Corporate Responsibility, isn’t that all just a cynical marketing ploy?

Many people are very cynical towards corporates that undertake Corporate Responsibility (CR) work.  Given that two of the world’s largest bankruptcies occurred at companies that also had very high profile CR programmes (Enron and Lehman Brothers) one might be justified in wondering whether such initiatives are a sign of strength or a means to distract attention from problems elsewhere.

 Why bother with CR?

There is no point pretending that CR initiatives do not bring business benefits – they often do!  Many clients, particularly in the public sector, ask for evidence of their supplier’s commitment to CR as part of their tendering process.  A lack of CR activity can often result in no contract being awarded, even if other parts of the tender, for example the price or quality of what is on offer, are strong.  In one sense then having a CR programme can be seen as a ‘box ticking’ exercise.

Increasingly organisations are also looking to see if there is a direct casual link between offering their employees the opportunity to get involved in CR activities and more widely measured factors such as productivity and employee engagement.  Again the main motivator here is self-interest; offer CR to the employees and watch the profits increase!  This research is still at an embryonic stage, so it would be wrong to draw any strong conclusions about CR’s impact on ‘the bottom line’, but anecdotally many employees indicate that they are positive about CR programmes even if they do not actively participate themselves.


What do candidates think?

Despite the challenging jobs market facing students, we know from the conversations that we have on campus, that many students still cite CR as a significant factor when they are looking to differentiate between employers.  It is also a topic that is frequently mentioned in application form answers and at interview.

While we would never advise CR activity to be the primary tool you use to differentiate between firms, it can help you get a feel for a firm’s culture.  For this reasons the Graduate Team thought we would talk about some of the long-standing and more recent CR activities that Pinsent Masons has been involved with.  Over the coming weeks we will try to feature a CR initiative from each of our offices.  For those of you who cannot wait this long you may also be interested to look at a copy of  our most recent CR report.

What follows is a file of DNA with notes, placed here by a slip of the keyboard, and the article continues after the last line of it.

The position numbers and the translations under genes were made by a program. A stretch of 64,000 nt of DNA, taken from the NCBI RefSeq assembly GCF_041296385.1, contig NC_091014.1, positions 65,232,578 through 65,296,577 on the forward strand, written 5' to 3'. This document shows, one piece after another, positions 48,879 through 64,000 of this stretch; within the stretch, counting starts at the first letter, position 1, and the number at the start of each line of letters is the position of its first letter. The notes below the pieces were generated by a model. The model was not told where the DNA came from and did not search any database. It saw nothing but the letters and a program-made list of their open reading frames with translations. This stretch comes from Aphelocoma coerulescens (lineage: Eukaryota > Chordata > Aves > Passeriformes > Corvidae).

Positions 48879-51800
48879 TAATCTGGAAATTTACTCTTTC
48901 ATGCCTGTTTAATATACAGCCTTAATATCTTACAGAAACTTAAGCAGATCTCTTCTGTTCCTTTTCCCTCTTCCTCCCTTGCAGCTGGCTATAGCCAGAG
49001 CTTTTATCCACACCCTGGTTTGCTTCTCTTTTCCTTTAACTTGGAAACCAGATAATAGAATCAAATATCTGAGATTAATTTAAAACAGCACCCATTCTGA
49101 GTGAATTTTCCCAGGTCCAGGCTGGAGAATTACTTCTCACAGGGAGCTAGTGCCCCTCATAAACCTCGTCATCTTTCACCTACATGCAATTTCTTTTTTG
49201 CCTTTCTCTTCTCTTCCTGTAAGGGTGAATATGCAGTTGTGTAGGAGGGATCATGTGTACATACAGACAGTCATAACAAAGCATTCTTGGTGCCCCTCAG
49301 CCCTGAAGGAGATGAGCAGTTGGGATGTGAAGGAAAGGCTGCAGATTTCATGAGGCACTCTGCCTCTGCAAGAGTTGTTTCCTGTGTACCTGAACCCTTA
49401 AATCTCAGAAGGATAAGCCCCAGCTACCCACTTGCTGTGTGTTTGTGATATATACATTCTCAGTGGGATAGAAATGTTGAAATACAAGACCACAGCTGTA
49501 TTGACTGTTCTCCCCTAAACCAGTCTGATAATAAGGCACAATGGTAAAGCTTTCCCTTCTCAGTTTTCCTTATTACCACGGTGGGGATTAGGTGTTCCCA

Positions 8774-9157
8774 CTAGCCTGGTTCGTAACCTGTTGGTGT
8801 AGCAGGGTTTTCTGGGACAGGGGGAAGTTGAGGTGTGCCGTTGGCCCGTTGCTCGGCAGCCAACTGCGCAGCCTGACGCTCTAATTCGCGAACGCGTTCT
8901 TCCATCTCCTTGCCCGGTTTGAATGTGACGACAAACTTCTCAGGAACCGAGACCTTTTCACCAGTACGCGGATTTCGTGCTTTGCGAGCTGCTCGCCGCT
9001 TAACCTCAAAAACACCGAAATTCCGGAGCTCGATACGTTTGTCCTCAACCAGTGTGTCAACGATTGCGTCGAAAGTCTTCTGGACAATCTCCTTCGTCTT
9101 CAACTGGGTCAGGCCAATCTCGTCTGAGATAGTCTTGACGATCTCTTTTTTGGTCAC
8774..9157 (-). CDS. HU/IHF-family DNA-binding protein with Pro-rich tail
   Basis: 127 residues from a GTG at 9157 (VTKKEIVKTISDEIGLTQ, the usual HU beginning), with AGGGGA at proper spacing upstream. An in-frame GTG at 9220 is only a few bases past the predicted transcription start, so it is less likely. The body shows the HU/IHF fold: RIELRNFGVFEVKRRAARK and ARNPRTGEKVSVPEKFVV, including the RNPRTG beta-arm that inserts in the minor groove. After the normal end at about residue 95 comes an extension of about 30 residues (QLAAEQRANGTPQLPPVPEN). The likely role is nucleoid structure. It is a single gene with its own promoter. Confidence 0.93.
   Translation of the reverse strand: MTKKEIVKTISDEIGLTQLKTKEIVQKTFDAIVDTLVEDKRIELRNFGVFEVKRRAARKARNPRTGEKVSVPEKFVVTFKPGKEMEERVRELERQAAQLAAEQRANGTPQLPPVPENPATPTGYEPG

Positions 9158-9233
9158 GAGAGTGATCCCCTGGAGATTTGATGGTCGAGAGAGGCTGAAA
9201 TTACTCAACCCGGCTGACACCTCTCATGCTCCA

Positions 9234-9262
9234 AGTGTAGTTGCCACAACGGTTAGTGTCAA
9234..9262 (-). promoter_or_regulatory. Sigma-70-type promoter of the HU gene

A personal perspective

Our CR programme ‘Starfish’ focuses on ‘Inspiring young lives’, this is the common thread that ties all our CR activities together, whether they are taking place in the UK or overseas.   To illustrate this point, since joining the firm a little under 18 months ago I have taken part in a ‘world of work day’ at a local primary school, competed in a dragon boat race to raise money for a local childrens’ hospice and have become a school governor at a local secondary school.  Most recently, I was given the opportunity to both design and run an event on employability skills for a group of students who attend one of the local secondary schools in Leeds.  The firm has worked with the school for a number of years and typically our work has centred around improving numeracy and literacy.  This event was different though and instead covered: the benefits of higher education (and the writing of personal statements), alternative career routes  for school leavers and concluded with a session looking at CV writing and interview skills.  This is the sort of advice that many of us receive from friends and family members (and that we take for granted) but without it students can often fail to meet their potential.

Organising the event around the day job was challenging but I really feel it had a positive impact on those students who took part, and it would be great to see one or more of the students returning in the future either on our school work experience programme or perhaps even as a trainee solicitor.  Whether the firm ultimately benefits from this activity we shall have to wait and see, but on a personal level I certainly have.